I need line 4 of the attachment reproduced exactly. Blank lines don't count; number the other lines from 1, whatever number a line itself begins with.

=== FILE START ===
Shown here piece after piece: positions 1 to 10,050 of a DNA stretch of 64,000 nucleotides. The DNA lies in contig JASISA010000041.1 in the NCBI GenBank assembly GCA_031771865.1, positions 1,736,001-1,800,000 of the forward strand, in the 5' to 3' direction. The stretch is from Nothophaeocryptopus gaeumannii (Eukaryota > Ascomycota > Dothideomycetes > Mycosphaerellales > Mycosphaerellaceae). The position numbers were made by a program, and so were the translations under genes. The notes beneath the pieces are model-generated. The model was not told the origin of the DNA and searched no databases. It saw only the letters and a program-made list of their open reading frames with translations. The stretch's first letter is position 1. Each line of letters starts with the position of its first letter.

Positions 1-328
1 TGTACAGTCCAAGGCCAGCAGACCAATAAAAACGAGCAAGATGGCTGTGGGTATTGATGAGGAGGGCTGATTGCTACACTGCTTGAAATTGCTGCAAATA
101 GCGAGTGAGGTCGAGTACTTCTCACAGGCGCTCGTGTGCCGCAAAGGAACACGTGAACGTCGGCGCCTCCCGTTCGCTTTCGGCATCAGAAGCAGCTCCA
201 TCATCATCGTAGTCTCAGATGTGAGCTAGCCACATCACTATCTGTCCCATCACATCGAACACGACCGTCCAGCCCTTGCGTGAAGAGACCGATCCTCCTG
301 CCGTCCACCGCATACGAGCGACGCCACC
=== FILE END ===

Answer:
101 GCGAGTGAGGTCGAGTACTTCTCACAGGCGCTCGTGTGCCGCAAAGGAACACGTGAACGTCGGCGCCTCCCGTTCGCTTTCGGCATCAGAAGCAGCTCCA